Use this URL to cite or link to this record in EThOS: http://ethos.bl.uk/OrderDetails.do?uin=uk.bl.ethos.579621
Title: Characterisation of human mtRF1 and C12orf65 : what are their roles in mitochondrial protein synthesis?
Author: Pajak, Aleksandra
Awarding Body: University of Newcastle Upon Tyne
Current Institution: University of Newcastle upon Tyne
Date of Award: 2013
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Abstract:
Mitochondria have their own protein synthesis machinery that synthesises the oxidative phosphorylation components encoded by their mtDNA. This translation process consists of four main phases: initiation, elongation, termination and ribosome recycling. Termination and its control have been the least investigated. Recently, however, the termination factor, mtRF1a, has been characterised as sufficient to release all the nascent proteins from the mitoribosome. Furthermore, bioinformatics has identified three additional members of this mitochondrial release factor family namely, mtRF1, C12orf65 and ICT1. The latter is now known to be incorporated into the mitoribosome but its exact function remains unclear. My project has therefore focussed on characterising the remaining two factors; mtRF1 and C12orf65, and investigating their possible involvement in mitochondrial protein synthesis. It has been demonstrated that protein synthesis is not perfect and bacterial ribosomes not infrequently stall during translation. This can result from limiting amounts of charged tRNAs, stable secondary structures, or truncated/degraded transcripts. Ribosome stalling has been shown to cause growth arrest. In order to prevent that and maintain high efficiency of mitochondrial protein synthesis such stalled complexes need to be rapidly recycled. Bacteria have developed at least three distinct mechanisms by which ribosomes can be rescued. Contrastingly, despite the presence of truncated mRNAs in mitochondria, no such quality control mechanisms have been identified in these organelles. This study investigates the potential role of mtRF1 and C12orf65 in quality control of protein synthesis in mitochondria. Both mtRF1 and C12orf65 demonstrate conservative motifs which would suggest their potential role in ribosome rescue. My findings indicate that the conserved motifs in mtRF1 are crucial to maintain normal cell metabolism and that its mutated forms negatively affect cell growth. Since these motifs are required for ribosome dependent peptidyl-tRNA hydrolysis, the data presented strongly imply that mtRF1 plays a crucial role in intra-organellar protein synthesis.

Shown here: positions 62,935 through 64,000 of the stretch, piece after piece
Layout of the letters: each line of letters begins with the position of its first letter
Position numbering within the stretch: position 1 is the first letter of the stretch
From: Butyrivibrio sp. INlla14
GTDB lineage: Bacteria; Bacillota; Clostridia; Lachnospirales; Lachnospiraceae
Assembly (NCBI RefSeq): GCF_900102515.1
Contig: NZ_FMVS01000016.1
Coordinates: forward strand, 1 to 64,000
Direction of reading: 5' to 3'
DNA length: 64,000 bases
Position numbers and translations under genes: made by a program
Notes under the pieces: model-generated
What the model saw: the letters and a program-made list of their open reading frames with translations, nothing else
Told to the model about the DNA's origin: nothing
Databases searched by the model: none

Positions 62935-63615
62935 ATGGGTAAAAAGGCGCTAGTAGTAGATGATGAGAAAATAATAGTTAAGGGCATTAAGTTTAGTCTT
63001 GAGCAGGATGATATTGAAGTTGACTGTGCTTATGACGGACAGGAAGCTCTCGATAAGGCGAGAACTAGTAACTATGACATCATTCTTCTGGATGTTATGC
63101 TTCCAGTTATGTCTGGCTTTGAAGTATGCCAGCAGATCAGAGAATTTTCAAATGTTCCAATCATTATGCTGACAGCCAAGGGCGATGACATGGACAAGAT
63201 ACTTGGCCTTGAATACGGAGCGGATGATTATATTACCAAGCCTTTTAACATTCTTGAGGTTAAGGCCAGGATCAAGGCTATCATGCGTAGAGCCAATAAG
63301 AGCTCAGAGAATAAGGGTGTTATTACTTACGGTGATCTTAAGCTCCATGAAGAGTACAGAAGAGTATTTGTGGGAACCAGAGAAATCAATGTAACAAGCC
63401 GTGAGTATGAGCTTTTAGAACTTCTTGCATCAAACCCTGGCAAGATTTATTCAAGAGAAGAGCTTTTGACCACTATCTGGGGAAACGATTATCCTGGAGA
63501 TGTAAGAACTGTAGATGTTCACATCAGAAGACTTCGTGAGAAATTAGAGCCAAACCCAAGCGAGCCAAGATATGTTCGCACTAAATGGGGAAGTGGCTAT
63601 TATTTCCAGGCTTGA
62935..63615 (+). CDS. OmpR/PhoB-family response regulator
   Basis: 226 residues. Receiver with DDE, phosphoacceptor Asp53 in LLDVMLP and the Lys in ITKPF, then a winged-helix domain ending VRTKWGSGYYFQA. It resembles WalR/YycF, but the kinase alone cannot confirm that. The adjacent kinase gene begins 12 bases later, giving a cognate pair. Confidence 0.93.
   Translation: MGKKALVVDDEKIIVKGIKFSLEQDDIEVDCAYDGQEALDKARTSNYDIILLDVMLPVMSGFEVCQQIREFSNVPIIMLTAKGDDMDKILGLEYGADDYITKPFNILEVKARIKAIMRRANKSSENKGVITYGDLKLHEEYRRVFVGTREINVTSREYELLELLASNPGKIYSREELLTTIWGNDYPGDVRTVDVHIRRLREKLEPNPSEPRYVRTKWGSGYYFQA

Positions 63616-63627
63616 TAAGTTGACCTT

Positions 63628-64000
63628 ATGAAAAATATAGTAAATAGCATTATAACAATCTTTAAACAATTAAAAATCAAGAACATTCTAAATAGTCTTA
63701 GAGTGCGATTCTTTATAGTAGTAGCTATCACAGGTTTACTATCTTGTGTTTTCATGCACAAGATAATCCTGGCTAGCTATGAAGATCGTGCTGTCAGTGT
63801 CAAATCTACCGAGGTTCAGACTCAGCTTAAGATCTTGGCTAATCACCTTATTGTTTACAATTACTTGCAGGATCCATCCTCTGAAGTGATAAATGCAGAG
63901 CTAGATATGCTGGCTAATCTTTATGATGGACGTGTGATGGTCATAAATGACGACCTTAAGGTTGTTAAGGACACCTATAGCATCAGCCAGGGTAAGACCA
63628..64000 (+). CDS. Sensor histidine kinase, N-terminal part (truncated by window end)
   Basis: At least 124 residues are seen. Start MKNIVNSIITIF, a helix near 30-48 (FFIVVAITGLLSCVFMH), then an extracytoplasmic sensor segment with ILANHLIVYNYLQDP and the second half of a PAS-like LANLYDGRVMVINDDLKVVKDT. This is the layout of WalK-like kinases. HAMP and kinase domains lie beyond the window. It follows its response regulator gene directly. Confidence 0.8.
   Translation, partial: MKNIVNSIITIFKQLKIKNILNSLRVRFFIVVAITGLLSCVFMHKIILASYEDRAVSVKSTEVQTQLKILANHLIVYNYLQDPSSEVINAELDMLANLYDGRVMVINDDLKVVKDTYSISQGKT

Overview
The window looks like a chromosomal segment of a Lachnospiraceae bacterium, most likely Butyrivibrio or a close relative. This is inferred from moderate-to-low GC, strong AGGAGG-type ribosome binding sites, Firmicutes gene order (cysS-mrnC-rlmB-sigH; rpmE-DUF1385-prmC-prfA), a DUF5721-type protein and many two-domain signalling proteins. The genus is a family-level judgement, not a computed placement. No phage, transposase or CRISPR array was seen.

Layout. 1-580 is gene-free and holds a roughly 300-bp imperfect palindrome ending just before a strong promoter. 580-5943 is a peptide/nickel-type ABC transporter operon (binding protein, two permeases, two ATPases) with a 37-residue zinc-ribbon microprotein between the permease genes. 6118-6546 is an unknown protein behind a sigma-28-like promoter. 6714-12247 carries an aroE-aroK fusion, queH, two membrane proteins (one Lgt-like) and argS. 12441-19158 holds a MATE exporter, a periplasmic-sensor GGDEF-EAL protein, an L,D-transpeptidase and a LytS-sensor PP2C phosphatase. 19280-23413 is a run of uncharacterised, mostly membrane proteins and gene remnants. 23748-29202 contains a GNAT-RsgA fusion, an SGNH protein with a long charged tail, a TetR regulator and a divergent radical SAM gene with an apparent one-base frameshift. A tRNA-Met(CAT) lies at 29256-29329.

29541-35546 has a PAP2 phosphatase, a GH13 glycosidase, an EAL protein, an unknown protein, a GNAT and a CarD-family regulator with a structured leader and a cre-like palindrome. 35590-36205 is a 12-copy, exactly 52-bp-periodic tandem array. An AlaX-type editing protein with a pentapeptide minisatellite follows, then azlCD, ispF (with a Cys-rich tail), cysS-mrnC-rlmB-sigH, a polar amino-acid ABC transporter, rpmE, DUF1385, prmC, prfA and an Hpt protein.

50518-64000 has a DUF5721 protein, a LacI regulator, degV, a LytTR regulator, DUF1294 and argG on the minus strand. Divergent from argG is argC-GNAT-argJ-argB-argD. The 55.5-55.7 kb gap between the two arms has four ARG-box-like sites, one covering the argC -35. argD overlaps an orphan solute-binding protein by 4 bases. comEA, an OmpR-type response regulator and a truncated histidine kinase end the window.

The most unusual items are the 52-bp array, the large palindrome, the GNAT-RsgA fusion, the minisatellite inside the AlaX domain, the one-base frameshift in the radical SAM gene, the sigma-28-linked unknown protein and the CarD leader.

Supervisor: Not available Sponsor: Biotechnology and Biological Sciences Research Council (BBSRC) ; Centre for Brain Ageing and Vitality (CBAV) ; Newcastle University
Qualification Name: Thesis (Ph.D.) Qualification Level: Doctoral
EThOS ID: uk.bl.ethos.579621  DOI: Not available
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